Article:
The theorem is usually used to simplify the problem of locating zeros, as follows. Given an analytic function, we write it as the sum of two parts, one of which is simpler and grows faster than (thus dominates) the other part. We can then locate the zeros by looking at only the dominating part. For example, the polynomial has exactly 5 zeros in the disk since for every , and , the dominating part, has five zeros in the disk.
It is possible to provide an informal explanation on why the Rouche's theorem holds.
First we need to rephrase the theorem a little bit. Let h(z) = f(z) + g(z). Notice that f, g holomorphic implies h holomorphic too. Then, with the conditions imposed above, Rouche's theorem says that
Notice that the condition |f(z)| > |h(z) − f(z)| means that for any z, the distance of f(z) to the origin is larger than the length of h(z) − f(z), which in the following picture means that for each point on the blue curve, the segment joining to the origin is larger than the green segment associated to it. Informally we can say that the red curve h(z) is always closer to the blue curve f(z) than to the origin.
But the previous paragraph shows that since f(z) winds exactly once around 0, so must h(z), and by the argument principle, the index of both curves around zero is the same, which means that f(z) and h(z) have the same number of zeros.
One popular, informal way to summarize this argument is as follows: If a person were to walk a dog on a leash around and around a tree, and the length of the leash is less than the radius of the tree, then the person and the dog go around the tree an equal number of times. (Indeed, one may see that the converse of Rouche's theorem is false, insofar as the leash need only be less than the circumference of the tree.)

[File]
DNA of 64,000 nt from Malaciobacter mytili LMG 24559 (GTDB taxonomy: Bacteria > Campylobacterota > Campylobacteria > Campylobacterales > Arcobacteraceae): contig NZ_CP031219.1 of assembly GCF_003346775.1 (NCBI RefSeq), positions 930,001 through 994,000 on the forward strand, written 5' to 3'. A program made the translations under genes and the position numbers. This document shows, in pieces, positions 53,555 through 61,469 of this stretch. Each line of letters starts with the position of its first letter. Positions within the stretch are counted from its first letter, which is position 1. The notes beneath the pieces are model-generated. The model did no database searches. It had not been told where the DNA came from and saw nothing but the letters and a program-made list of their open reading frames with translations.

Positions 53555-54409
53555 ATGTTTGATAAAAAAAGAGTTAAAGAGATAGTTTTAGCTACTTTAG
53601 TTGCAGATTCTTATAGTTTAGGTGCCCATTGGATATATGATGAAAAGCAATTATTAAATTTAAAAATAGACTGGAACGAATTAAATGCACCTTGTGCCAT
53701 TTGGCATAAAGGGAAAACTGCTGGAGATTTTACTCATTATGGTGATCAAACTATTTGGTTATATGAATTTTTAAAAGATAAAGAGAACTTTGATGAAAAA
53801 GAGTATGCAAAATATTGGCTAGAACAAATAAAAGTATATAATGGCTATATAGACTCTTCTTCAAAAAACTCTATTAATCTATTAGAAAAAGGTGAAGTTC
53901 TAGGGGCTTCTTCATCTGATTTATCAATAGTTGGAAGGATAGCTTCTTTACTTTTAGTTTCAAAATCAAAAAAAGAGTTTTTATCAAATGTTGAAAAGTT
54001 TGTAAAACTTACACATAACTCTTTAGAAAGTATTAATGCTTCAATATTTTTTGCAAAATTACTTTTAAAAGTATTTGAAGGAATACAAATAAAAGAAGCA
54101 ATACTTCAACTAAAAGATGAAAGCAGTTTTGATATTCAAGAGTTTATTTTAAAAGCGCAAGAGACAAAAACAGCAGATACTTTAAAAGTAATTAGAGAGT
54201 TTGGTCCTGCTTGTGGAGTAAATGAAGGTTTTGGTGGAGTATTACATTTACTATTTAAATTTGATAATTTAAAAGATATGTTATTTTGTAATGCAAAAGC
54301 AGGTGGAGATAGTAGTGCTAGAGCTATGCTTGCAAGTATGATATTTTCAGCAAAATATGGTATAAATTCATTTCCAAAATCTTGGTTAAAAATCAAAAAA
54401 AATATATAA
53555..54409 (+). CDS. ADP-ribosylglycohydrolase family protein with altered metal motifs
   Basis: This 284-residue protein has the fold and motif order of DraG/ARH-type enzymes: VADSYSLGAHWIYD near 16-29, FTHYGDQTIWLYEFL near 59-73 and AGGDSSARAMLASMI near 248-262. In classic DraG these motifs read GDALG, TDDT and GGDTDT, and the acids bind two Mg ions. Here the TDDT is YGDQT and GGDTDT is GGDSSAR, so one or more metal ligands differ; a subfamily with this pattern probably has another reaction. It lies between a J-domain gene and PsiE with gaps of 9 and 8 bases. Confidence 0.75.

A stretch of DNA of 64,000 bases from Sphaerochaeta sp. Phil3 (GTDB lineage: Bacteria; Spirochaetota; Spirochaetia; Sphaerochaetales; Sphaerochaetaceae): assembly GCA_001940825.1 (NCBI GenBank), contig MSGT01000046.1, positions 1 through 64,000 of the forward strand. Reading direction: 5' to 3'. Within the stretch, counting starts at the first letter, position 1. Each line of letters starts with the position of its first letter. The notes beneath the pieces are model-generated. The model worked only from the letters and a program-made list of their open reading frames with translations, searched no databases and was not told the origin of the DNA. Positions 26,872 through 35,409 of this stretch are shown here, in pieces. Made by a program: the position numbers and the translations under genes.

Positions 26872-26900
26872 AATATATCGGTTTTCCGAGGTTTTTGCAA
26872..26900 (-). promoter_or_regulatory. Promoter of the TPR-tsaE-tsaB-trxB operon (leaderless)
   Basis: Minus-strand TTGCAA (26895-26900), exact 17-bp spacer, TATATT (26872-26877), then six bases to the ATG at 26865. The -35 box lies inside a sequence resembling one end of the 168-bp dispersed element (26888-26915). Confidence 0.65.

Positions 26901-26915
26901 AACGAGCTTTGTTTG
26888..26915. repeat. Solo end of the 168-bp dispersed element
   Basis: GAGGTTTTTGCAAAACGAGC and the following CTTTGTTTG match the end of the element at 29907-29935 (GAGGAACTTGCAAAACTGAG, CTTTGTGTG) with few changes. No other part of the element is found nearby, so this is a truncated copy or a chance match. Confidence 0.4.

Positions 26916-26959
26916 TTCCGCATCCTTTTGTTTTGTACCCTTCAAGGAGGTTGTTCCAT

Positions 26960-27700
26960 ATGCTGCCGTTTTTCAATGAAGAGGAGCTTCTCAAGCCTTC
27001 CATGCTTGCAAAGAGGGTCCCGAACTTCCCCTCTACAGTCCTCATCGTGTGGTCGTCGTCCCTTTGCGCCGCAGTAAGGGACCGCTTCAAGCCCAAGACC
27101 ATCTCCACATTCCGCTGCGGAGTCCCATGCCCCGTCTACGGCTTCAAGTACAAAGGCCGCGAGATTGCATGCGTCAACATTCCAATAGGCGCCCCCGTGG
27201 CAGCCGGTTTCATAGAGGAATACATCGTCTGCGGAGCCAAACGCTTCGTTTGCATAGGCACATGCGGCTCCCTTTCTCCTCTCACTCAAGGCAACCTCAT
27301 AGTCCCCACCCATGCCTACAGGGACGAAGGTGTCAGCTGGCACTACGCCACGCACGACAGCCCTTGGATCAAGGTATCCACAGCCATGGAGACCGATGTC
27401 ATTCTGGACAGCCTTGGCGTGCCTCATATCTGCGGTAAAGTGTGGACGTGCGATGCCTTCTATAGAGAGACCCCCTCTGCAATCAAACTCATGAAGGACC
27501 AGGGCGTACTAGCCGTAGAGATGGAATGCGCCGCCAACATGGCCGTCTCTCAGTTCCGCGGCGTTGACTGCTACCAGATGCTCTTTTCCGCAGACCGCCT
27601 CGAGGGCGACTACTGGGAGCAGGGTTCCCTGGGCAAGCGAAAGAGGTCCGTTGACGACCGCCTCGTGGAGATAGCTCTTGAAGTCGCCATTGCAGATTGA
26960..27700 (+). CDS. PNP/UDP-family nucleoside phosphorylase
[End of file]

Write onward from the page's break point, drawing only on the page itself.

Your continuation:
Consider the polynomial (where ). By the quadratic formula we find that it has two zeros at . Since
Rouché's theorem can also be used to give a short proof of the Fundamental Theorem of Algebra. Let , and choose a so large that:
One advantage of this proof over the others is that it shows not only that a polynomial must have a zero but the number of its zeros is equal to its degree (counting, as usual, multiplicity).
Another use of Rouché's theorem is to prove the open mapping theorem for analytic functions. We refer to the article for the proof.
The hypothesis, that |g(z)| < |f(z)| on C, implies
for all z∈C. Hence the function F(z) = [f(z)+g(z)]/f(z) takes the curve C to a curve F(C) in the interior of the disc of radius 1 and center 1. The winding number of F(C) about the origin is thus zero. On the other hand, by the argument principle, this winding number is given by
where NF(C) is the number of zeroes of F inside C, PF(C) is the number of poles inside C. Hence NF = PF. But F is the ratio of two holomorphic functions f+g and f inside C, and so the zeros are those of f+g and the poles are the zeros of f. That is,